Axing adultery law

Making constitutional morality as the basis of its judgment, the Supreme Court decriminalises adultery, holding that Section 497 of the IPC is “backward looking and retrograde”.

Published : Oct 10, 2018 12:30 IST

Chief Justice Dipak Misra and Justice A.M. Khanwilkar stated in their lead judgment that “progression in law and the perceptual shift compels the present to have a penetrating look to the past”.

Chief Justice Dipak Misra and Justice A.M. Khanwilkar stated in their lead judgment that “progression in law and the perceptual shift compels the present to have a penetrating look to the past”.

SEPTEMBER proved to be one of the most unusual months in the history of Indian jurisprudence as two antiquated and colonial pieces of legislation were struck down by a five-judge Constitution Bench headed by Chief Justice Dipak Misra. Constitutional morality and transformative constitutionalism appeared to be the leitmotif and operative sentiment in both the judgments that sought to protect individual rights, privacy and autonomy, including sexual autonomy. Transformative constitutionalism, the judges ruled, was “abhorrent to any kind of regressive approach”.

After reading down Section 377 of the Indian Penal Code (IPC), 1860, which outlawed same sex relationships, in the first week of September, the bench once again ruled unanimously that Section 497 of the IPC, which made adultery a criminal offence, with the male adulterer punishable with imprisonment for a term which may extend to five years, or with fine, or with both, was unconstitutional and “manifestly arbitrary”.

The 250-odd-page judgment also declared Section 198 (2) of the Code of Criminal Procedure unconstitutional as it laid down the procedure for prosecution under Section 497. It was reasoned that as the law had been declared unconstitutional, the procedure had to follow suit. “Progression in law and the perceptual shift compels the present to have a penetrating look to the past,” Chief Justice Dipak Misra and Justice A.M. Khanwilkar stated in the lead judgment. A perceptual shift had indeed been made 158 years after the provision came into force. In fact, the father of the IPC, Lord Macaulay, had been averse to criminalising adultery. Justice Rohinton F. Nariman quoted Macaulay as having said that “the man who treats a generous benefactor with gross ingratitude and insolence deserves more serious reprehension than the man who aims a blow in passion or breaks a window in frolic”. Macaulay’s somewhat liberal opinion was overruled by court commissioners. But post-Independence India was no different. The 42nd Law Commission report in 1971 had recommended the retention of Section 497, making the wife also punishable for adultery.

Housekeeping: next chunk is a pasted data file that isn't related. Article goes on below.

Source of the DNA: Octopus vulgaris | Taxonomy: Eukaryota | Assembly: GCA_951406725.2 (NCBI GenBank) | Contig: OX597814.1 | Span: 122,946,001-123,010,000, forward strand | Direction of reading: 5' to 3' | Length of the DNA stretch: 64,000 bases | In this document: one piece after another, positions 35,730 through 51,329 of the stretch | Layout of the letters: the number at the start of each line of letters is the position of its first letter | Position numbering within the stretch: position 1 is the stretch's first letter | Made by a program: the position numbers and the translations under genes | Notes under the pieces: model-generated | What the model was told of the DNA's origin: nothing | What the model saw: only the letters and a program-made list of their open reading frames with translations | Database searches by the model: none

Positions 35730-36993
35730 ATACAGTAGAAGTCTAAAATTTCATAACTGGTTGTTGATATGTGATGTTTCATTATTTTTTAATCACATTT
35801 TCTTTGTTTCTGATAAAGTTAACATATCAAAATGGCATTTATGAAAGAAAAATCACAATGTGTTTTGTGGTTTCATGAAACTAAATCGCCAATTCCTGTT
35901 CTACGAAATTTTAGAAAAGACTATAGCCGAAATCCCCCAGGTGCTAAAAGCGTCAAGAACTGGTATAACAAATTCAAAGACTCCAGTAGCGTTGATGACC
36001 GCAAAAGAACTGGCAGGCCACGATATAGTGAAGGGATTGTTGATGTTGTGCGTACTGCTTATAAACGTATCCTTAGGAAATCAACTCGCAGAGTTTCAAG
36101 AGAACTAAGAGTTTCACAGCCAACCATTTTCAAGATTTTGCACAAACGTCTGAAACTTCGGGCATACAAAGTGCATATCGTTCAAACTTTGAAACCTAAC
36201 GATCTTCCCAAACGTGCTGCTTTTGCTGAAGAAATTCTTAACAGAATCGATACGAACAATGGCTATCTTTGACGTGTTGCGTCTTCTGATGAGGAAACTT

A ‘tripartite labyrinth’

The main judgment was delivered by Chief Justice Misra and Justice Khanwilkar while separate and concurring opinions dwelling on a range of issues from the antiquity of adultery to sexual and individual autonomy interspersed with legal, historical and literary anecdotes were delivered by Justices D.Y. Chandrachud, Nariman and Indu Malhotra. While Justice Chandrachud dwelt considerably on the connection between patriarchy and the subordinate status of women in marriage, Justice Indu Malhotra called Section 497 “institutionalised discrimination” which “legalised adultery”. Treating it as an offence was tantamount to the state entering into a real private realm, ruled Chief Justice Misra and Justice Khanwilkar. The provision, they said, was reflective of a “tripartite labyrinth”.